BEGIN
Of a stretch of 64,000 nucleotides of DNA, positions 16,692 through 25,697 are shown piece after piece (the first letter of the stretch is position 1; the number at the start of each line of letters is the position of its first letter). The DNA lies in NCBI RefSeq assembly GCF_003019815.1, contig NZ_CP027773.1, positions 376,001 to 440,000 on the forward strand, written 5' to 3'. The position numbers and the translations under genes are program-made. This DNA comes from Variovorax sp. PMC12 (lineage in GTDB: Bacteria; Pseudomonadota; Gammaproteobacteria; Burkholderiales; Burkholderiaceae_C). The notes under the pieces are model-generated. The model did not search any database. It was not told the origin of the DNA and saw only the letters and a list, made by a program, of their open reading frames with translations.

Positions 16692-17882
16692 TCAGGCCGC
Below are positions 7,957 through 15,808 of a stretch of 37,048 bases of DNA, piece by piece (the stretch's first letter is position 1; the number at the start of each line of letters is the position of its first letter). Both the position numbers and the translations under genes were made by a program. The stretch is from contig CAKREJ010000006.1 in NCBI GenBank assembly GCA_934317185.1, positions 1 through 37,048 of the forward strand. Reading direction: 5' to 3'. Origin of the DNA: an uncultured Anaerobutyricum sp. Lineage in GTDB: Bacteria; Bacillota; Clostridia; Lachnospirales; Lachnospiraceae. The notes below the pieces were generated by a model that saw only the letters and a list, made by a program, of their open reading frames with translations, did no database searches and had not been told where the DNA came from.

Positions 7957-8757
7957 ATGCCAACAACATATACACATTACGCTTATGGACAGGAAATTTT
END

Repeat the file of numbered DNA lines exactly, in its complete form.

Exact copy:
Of a stretch of 64,000 nucleotides of DNA, positions 16,692 through 25,697 are shown piece after piece (the first letter of the stretch is position 1; the number at the start of each line of letters is the position of its first letter). The DNA lies in NCBI RefSeq assembly GCF_003019815.1, contig NZ_CP027773.1, positions 376,001 to 440,000 on the forward strand, written 5' to 3'. The position numbers and the translations under genes are program-made. This DNA comes from Variovorax sp. PMC12 (lineage in GTDB: Bacteria; Pseudomonadota; Gammaproteobacteria; Burkholderiales; Burkholderiaceae_C). The notes under the pieces are model-generated. The model did not search any database. It was not told the origin of the DNA and saw only the letters and a list, made by a program, of their open reading frames with translations.

Positions 16692-17882
16692 TCAGGCCGC
Below are positions 7,957 through 15,808 of a stretch of 37,048 bases of DNA, piece by piece (the stretch's first letter is position 1; the number at the start of each line of letters is the position of its first letter). Both the position numbers and the translations under genes were made by a program. The stretch is from contig CAKREJ010000006.1 in NCBI GenBank assembly GCA_934317185.1, positions 1 through 37,048 of the forward strand. Reading direction: 5' to 3'. Origin of the DNA: an uncultured Anaerobutyricum sp. Lineage in GTDB: Bacteria; Bacillota; Clostridia; Lachnospirales; Lachnospiraceae. The notes below the pieces were generated by a model that saw only the letters and a list, made by a program, of their open reading frames with translations, did no database searches and had not been told where the DNA came from.

Positions 7957-8757
7957 ATGCCAACAACATATACACATTACGCTTATGGACAGGAAATTTT